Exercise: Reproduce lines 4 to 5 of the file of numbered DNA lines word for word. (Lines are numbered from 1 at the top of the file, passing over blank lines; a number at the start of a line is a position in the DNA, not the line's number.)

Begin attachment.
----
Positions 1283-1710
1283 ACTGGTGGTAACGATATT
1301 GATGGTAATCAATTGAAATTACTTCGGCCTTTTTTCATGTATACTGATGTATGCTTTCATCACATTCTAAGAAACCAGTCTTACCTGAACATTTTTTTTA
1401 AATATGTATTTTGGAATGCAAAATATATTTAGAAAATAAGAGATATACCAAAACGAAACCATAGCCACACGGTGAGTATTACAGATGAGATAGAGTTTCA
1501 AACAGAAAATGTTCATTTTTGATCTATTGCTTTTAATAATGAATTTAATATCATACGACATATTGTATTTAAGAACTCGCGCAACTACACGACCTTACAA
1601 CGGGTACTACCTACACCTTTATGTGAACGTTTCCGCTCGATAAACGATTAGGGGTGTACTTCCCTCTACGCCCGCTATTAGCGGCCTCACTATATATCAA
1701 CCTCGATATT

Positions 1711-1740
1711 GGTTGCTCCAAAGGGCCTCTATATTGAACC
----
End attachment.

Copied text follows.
1401 AATATGTATTTTGGAATGCAAAATATATTTAGAAAATAAGAGATATACCAAAACGAAACCATAGCCACACGGTGAGTATTACAGATGAGATAGAGTTTCA
1501 AACAGAAAATGTTCATTTTTGATCTATTGCTTTTAATAATGAATTTAATATCATACGACATATTGTATTTAAGAACTCGCGCAACTACACGACCTTACAA